Again, you need to be sympathetic, empathetic, listen to them, give them as much positive reinforcement as you can, manage them, redirect them into the behaviours or attitudes or conclusions you want them to reach...
Yep just the same as training dogs!
Let's meet Mrs Thing. She's completely fictitious yet very very real at the same time.
She has a dog called Rover, he wears a prong collar because he's huge and she's tiny, he wears a shock collar so he can go out in the yard for some freedom as there is no physical fence up. Mrs Thing ADORES Rover, she kicked her last boyfriend out for teasing him, she lives alone apart from the dog, but she was raised to train dogs by using punishment.
Rover pulls on the lead, he's pulled her over, he likes to rant and rave at people passing by and at other dogs and if he is in the yard when the postman comes he goes absolutely nuts, he has bitten two delivery people already and UPS won't deliver to Mrs Thing's address any more.
You cannot present Mrs Thing with the concept that she has been treating her dog cruelly for the last 5 years, even though that is in certain contexts, completely true. Mrs Thing has also adored this dog, fed him, taken him to the vet, cuddled him, allowed him up on her bed, spent thousands on him... the things she has done to train him she felt were necessary, deep down she didn't like doing them, but in her mind there WAS no alternative, she's done this for his own good...
Rover needs you to be Mrs Thing's friend and advisor and for that, Mrs Thing needs to trust you and listen to you - if she feels you've put your judgey-pants on and are telling her she's cruel, she is not going to trust and listen to you!
So, find something to reward - everyone likes to hear how awesome their dog is, so tell her, Rover is an amazing, stunning, fabulous, squishable dog, he's gorgeous, you'd LOVE a dog like him.
Find out the things Rover is good at, if possible find out in a 'show and tell' kinda way, if he is good at tricks or solving puzzles, see that happen - I take puzzle toys to all consults with me because aside from being an invaluable tool for assessing a dogs brain and how they solve a puzzle, it's also AWESOME for an owner to see, in front of a witness, how smart their dog is!
Somedays you have to work hard to find something to praise but believe me, there will be something, find it, use it.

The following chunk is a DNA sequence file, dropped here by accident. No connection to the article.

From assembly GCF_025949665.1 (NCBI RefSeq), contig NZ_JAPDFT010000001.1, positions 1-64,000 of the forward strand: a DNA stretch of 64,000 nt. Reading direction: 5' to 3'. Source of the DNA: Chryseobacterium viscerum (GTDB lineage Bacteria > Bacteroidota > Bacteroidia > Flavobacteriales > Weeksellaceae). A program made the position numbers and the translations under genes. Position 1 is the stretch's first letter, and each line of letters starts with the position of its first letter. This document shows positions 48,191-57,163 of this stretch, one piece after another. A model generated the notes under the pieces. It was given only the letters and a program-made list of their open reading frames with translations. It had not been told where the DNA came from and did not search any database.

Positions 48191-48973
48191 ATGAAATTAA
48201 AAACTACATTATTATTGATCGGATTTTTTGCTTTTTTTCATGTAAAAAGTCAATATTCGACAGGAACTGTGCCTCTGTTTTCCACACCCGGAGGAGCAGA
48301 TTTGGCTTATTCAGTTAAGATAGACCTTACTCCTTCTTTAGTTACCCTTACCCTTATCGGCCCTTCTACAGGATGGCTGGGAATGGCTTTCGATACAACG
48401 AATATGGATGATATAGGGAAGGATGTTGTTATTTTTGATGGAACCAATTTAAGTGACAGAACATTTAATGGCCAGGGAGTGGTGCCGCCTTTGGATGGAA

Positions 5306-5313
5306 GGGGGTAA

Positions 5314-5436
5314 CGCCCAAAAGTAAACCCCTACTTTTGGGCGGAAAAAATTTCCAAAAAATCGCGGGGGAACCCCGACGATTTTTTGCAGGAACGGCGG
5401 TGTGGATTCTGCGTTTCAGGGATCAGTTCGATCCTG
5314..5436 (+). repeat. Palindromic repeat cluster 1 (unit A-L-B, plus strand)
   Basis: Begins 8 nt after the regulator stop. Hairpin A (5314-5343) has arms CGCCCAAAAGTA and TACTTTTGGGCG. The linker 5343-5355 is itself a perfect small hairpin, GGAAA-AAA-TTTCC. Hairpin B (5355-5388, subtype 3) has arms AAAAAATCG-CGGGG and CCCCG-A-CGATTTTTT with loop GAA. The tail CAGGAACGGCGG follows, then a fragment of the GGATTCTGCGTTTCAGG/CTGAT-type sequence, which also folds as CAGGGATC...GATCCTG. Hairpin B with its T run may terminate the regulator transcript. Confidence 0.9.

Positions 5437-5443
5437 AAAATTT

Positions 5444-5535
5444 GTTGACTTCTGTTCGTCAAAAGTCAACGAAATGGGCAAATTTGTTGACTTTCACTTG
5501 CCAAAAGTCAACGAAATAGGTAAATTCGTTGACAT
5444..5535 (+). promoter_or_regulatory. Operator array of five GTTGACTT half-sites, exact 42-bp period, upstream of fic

Now Mrs Thing is listening to you, now you and she share something, you both recognise how amazing Rover is, that's money in the 'trust' bank between you and her.
To address the problems, ask Mrs Thing not what she wants to STOP happening, but what she would like to SEE happening INSTEAD.
So we aren't worrying about Rover pulling on the lead and lunging at other dogs - why not, because we are here to teach Rover to walk on a nice loose lead and focus on his person!
At some point Mrs Thing will eventually ask if what she's been doing is wrong - at this point you may be forced to agree BUT... do so tactfully and sensitively.
Explain that in whatever situation applies, MOST people feel the need to do the thing she's been doing, it's NORMAL, reassure her that it is perfectly understandable, she wasn't to know and crucially, move on quickly because the past is the past, it doesn't matter now because NOW she's going to be doing this cool stuff.
If you've handled this really carefully, instead of YOU having to tell someone something nasty, they realise that for themselves, and then there is no messenger to shoot!
You are the person who is providing the solution, you are giving them the feel-goods, you say nice things about them and their dog, so they will continue to listen to you!
It's also worth remembering, there's no point having someone come to a point where they realise even for themselves that what they were doing was wrong, if they have not been set up to understand the solution and the way to redress that issue.
Anyone who is mentally down on themselves, who does not HAVE the answer presented to them in an appealing and easy way to achieve it, is not GOING to achieve it, they WILL fall back on what they did before because they have no other option.
So, if you are going to offer advice to someone who wants to hear it, you must be prepared to give them the tools to cope, set them up to succeed, and if you can't do that... it's probably best you say nothing at all.